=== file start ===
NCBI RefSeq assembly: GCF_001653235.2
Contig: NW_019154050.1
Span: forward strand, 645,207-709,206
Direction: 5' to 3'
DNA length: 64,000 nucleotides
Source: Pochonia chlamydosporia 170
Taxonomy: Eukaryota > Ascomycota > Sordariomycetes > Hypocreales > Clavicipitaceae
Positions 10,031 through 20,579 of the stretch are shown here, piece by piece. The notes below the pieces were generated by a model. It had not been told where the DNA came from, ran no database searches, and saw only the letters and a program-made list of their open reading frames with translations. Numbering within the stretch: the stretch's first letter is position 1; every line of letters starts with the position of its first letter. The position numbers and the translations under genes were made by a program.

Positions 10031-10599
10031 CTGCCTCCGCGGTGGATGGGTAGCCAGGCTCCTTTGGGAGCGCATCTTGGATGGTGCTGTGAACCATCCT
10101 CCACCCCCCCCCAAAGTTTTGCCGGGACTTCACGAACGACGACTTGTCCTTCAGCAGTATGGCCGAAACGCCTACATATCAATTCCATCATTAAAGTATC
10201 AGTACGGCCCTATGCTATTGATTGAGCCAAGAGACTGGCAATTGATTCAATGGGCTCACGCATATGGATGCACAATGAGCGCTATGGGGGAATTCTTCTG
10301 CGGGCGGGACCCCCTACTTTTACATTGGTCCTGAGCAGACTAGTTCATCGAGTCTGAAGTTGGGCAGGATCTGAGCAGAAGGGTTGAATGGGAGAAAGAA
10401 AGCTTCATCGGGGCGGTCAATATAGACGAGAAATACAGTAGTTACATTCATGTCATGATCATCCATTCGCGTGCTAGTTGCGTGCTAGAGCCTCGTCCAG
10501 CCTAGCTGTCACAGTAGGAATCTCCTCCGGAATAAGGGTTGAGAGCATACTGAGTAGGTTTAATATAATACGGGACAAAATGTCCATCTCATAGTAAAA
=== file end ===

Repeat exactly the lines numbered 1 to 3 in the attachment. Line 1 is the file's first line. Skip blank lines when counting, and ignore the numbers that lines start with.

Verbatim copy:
NCBI RefSeq assembly: GCF_001653235.2
Contig: NW_019154050.1
Span: forward strand, 645,207-709,206